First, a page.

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Daily Drip

Hookup Culture In the Crosshairs? China’s Tinder Suspended

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China’s government has been tightening its grip on cyberspace over the past year, taking whacks at various apps and platforms in efforts to wipe “vulgar” content from the Chinese digital world. Now it has a new player in its sights: Tantan, a Chinese swipe-to-match dating app often compared to Tinder.

Last week Tantan was taken off multiple app stores in China, a move made “on direction of government authorities”, according to a statement by Tantan’s Nasdaq-listed parent company Momo. The app has yet to be restored on these platforms, but is still available in China on Apple’s App Store.

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Although the specific reason for the suspension hasn’t been announced, it’s not likely the government has added hookup culture to its list of negative cyber-facilitated activities to deal with — other dating apps, like Momo and Blued for example, are still available for download. What regulators may be worried about though are other questionable activities taking place after users connect through the country’s most popular dating app.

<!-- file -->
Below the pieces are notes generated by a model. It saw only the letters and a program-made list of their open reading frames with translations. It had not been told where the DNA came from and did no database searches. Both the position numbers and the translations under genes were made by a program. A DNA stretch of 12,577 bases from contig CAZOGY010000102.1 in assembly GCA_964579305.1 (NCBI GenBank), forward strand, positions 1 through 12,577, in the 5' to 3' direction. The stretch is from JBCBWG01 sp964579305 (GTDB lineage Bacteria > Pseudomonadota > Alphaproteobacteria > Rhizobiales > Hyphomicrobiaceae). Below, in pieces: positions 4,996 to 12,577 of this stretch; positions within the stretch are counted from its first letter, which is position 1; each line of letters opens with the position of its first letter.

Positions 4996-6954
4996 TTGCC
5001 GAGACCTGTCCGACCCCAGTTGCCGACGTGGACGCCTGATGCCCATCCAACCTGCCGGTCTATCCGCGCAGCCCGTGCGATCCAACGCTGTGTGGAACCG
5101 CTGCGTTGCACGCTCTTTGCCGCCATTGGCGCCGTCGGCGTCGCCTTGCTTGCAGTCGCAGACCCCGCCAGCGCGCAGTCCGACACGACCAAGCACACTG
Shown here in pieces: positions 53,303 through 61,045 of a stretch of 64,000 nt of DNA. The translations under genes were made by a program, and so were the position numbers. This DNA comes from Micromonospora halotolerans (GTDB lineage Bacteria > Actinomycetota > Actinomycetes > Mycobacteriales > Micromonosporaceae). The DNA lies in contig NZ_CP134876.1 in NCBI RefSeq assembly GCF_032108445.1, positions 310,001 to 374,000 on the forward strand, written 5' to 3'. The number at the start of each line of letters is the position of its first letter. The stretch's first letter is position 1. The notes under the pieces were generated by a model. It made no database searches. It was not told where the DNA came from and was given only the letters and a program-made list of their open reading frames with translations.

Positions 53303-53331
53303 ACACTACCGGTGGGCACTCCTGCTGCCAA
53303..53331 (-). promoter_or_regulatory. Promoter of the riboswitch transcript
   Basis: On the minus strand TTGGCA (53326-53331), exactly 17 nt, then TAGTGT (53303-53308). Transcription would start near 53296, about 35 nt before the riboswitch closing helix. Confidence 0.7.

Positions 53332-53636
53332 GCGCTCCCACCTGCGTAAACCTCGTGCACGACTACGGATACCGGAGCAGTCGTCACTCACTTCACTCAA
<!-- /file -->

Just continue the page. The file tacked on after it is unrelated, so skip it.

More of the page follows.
Momo, another social/hook-up app that acquired Tantan last year, said in a statement that it was “proactively communicating with the relevant government authorities and intends to fully cooperate with such authorities in order to restore the availability of Tantan…as soon as possible.” It also added that it is conducting an “internal review” of Tantan.

This progression of suspension, internal review, and restoration isn’t unfamiliar, of course. Last year four news apps, including popular news aggregator Toutiao, were removed from app stores for several weeks to clean up fake news — the same thing happened just last month with Nasdaq-listed Sina Corp’s flagship news app.

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Hutong Jiemei: What It’s Like to Date on TanTan, China’s Tinder

The government’s efforts to sweep negative content out of cyberspace extend into video and messaging too, often to squash sex-related content and activities. Bilibili and nineteen other video apps were suspended for a period last year on charges of content featuring incest, and just last month nine minor messaging apps were shut down for facilitating prostitution.

Luckily for Tantan, which is likely also receiving scrutiny for its role in facilitating illegal sex activity, most expect it to emerge again to see the light of day. This wasn’t the case for many of the over 13,000 Chinese websites that have been shut down in the past three years during this cyber crackdown.

Andrew Little
    Andrew is a writer from Dallas, Texas, and currently based in Beijing as a RADII contributor. Contact him at [email protected]